The Philosophy Program
The study of philosophy contributes to the development of the whole person
Philosophy is an activity, a practice, and a way of life that is intimately associated with the ideal of liberal education. Philosophy is also a discipline and a subject matter, one that arises from the history of its primary activity of asking and answering questions about reality, meaning, and value. Through both the activity and the discipline aspects, the study of philosophy contributes to the development of the whole person. Philosophy cuts across other disciplines by uncovering the basic assumptions of our various ways of understanding reality, making it possible for us to be alert and responsive at this level. This same inherently interdisciplinary quality also makes it possible for us to achieve a conception of the world as a whole, which supports an informed scale of value. Thus the ongoing study of philosophy is not only in-formative, but trans-formative, enabling us to live an examined life and to grow toward the way of being that the liberally educated person and the philosopher exemplify.
There are close connections between aspects of philosophy and most careers. For example, the study of ethics is essential for medicine, law, engineering, teaching, counseling, and business. Legal and political philosophies are essential to law and public service. The philosophy of science has a bearing on the social and natural sciences. The philosophy of art, literature, and film relates to journalism, television, and the performing arts. Just as philosophy was the ancient mother of all the liberal arts and sciences, so today the arts, sciences, and professional practices-specialized as the are-still lead us back to the questions of philosophy. Knowledge of the history of ideas, familiarity with logical thinking and creative problem-solving, and skills of abstraction and judgement are assets in any career.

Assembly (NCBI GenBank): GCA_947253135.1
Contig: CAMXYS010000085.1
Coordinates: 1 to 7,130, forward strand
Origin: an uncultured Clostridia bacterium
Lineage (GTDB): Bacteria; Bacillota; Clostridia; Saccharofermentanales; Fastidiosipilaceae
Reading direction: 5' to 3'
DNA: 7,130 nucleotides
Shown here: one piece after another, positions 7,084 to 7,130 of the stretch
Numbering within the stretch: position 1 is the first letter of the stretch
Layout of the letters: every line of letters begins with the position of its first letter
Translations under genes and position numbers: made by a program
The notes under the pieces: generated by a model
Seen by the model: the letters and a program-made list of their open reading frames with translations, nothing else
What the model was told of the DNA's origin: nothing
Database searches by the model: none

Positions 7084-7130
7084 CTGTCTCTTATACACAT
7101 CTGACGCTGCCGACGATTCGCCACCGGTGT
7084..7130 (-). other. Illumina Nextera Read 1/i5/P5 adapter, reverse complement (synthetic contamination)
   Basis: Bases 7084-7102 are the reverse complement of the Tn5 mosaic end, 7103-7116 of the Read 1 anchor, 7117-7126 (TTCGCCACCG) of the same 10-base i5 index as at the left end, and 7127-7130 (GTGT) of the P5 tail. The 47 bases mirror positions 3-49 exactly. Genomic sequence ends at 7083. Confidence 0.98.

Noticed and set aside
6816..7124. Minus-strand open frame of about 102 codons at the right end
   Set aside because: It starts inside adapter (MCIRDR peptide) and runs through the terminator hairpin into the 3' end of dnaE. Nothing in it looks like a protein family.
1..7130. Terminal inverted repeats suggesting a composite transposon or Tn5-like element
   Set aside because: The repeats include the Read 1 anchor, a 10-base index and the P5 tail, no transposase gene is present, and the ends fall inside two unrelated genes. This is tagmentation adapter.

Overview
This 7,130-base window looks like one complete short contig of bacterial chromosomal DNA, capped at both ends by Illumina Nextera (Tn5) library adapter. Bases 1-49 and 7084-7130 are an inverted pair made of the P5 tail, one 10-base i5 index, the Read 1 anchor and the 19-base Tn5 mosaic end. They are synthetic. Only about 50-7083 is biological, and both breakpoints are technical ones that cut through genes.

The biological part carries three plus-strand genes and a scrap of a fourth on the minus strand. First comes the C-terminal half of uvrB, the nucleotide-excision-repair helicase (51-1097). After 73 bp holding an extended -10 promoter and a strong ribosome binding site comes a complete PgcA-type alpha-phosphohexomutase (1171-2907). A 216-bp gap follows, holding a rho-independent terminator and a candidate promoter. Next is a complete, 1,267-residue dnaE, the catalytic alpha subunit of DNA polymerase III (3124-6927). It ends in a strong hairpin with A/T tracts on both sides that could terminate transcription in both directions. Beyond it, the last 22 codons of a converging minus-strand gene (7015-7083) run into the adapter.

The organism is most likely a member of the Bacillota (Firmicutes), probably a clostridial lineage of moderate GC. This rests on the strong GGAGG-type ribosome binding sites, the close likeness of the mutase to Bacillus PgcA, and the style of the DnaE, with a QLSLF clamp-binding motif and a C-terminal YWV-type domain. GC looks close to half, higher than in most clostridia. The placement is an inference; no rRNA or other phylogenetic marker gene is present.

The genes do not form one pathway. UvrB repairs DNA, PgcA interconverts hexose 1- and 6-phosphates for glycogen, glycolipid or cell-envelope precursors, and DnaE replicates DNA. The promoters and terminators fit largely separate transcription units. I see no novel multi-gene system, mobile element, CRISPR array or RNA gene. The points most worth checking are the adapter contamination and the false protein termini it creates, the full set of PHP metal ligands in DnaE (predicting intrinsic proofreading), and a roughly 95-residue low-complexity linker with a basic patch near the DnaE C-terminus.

Graduate and Professional School Opportunities
Any graduate, professional, or career program depending on a liberal arts curriculum will welcome work done in philosophy. Schools of law, theology, and religious studies are particularly enthusiastic about philosophy as an undergraduate major. Students interested in attending law school should contact Professor John Uglietta, the department’s pre-law advisor.
Study Abroad Programs
Study Abroad programs directed by philosophy faculty are especially beneficial for philosophy students. The GVSU Summer School in China represents a rare opportunity to study many aspects of Chinese culture, including Buddhist, Daoist, and Confucian philosophy, in China.
The Undergraduate Teaching Apprenticeship Program
The Undergraduate Teaching Apprenticeship program is directed toward philosophy majors planning to attend graduate school, and is designed to provide an opportunity for selected students to apprentice in teaching philosophy. For such students, experience in this aspect of the practice of philosophy is an important complement to the undergraduate major.